The Intel Core i9-9900K, in normal operation, scores an efficiency rating of 32.9. This rises to 44.2 if the processor is fixed to 95W. This ultimately puts the 9900K in the limelight for an SFF system: when the power is limited to 95W, you get all the single core performance, most of the variable threaded performance, and around a 10-27% loss in throughput testing, most noticably in rendering. Overall, it acts like a 9900K in single thread mode, and like a 9700K in multi-thread mode.

CPU Performance: Legacy Tests
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  • duploxxx - Thursday, November 29, 2018 - link

    Interesting in a way that there are so many people that always believe in benchmarking and that in real world all cores are always idle....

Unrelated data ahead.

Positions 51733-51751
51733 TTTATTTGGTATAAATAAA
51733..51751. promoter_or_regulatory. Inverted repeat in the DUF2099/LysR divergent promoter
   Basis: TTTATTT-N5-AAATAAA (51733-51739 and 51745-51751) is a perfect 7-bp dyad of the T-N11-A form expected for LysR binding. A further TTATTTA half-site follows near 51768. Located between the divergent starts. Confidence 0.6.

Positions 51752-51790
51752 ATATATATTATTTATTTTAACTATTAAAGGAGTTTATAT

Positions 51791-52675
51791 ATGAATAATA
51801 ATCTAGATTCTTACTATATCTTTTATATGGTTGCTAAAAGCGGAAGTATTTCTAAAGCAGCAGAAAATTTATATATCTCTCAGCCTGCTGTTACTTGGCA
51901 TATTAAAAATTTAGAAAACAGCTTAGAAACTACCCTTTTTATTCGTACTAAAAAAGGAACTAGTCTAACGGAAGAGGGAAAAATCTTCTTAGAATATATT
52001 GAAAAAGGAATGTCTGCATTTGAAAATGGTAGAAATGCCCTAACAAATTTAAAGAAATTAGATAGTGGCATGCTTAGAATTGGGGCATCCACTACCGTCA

The world of wonders. Artificial TDP, turbo modes and decreased frequency when running multiple cores. All to fool consumers and benchmark believers.

    Very nice review. Now the question:
    can this also be tested on a Ryzen 2700 and a 8700K and a 9900. Put all 3 albeit in a different setup on a stock or even reduced cooling device and see how they behave....
    Reply
  • olde94 - Thursday, November 29, 2018 - link

    I see why you are intested, but both 2700 and 8700k are actually quite close in power use to their rated TDP. The issue was that the 9900k wasn't at all. If you see the power/performance graph on the last page, i think you have your answer ;) Reply
  • notashill - Thursday, November 29, 2018 - link